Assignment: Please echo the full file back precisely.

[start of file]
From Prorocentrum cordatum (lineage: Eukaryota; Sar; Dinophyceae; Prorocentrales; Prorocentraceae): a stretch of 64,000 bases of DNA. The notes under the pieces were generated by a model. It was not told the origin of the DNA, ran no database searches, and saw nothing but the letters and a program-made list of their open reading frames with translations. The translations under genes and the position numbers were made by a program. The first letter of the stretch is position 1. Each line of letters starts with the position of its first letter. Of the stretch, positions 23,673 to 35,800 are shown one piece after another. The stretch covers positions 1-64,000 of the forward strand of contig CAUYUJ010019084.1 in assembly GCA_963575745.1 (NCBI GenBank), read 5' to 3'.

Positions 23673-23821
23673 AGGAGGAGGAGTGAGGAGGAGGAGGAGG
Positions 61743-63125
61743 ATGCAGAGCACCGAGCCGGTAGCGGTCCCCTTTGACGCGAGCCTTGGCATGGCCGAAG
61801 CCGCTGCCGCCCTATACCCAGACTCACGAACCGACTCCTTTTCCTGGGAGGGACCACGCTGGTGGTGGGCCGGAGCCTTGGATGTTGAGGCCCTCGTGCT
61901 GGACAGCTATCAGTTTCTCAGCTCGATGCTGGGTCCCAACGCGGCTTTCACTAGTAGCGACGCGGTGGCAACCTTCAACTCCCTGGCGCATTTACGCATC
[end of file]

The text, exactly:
From Prorocentrum cordatum (lineage: Eukaryota; Sar; Dinophyceae; Prorocentrales; Prorocentraceae): a stretch of 64,000 bases of DNA. The notes under the pieces were generated by a model. It was not told the origin of the DNA, ran no database searches, and saw nothing but the letters and a program-made list of their open reading frames with translations. The translations under genes and the position numbers were made by a program. The first letter of the stretch is position 1. Each line of letters starts with the position of its first letter. Of the stretch, positions 23,673 to 35,800 are shown one piece after another. The stretch covers positions 1-64,000 of the forward strand of contig CAUYUJ010019084.1 in assembly GCA_963575745.1 (NCBI GenBank), read 5' to 3'.

Positions 23673-23821
23673 AGGAGGAGGAGTGAGGAGGAGGAGGAGG
Positions 61743-63125
61743 ATGCAGAGCACCGAGCCGGTAGCGGTCCCCTTTGACGCGAGCCTTGGCATGGCCGAAG
61801 CCGCTGCCGCCCTATACCCAGACTCACGAACCGACTCCTTTTCCTGGGAGGGACCACGCTGGTGGTGGGCCGGAGCCTTGGATGTTGAGGCCCTCGTGCT
61901 GGACAGCTATCAGTTTCTCAGCTCGATGCTGGGTCCCAACGCGGCTTTCACTAGTAGCGACGCGGTGGCAACCTTCAACTCCCTGGCGCATTTACGCATC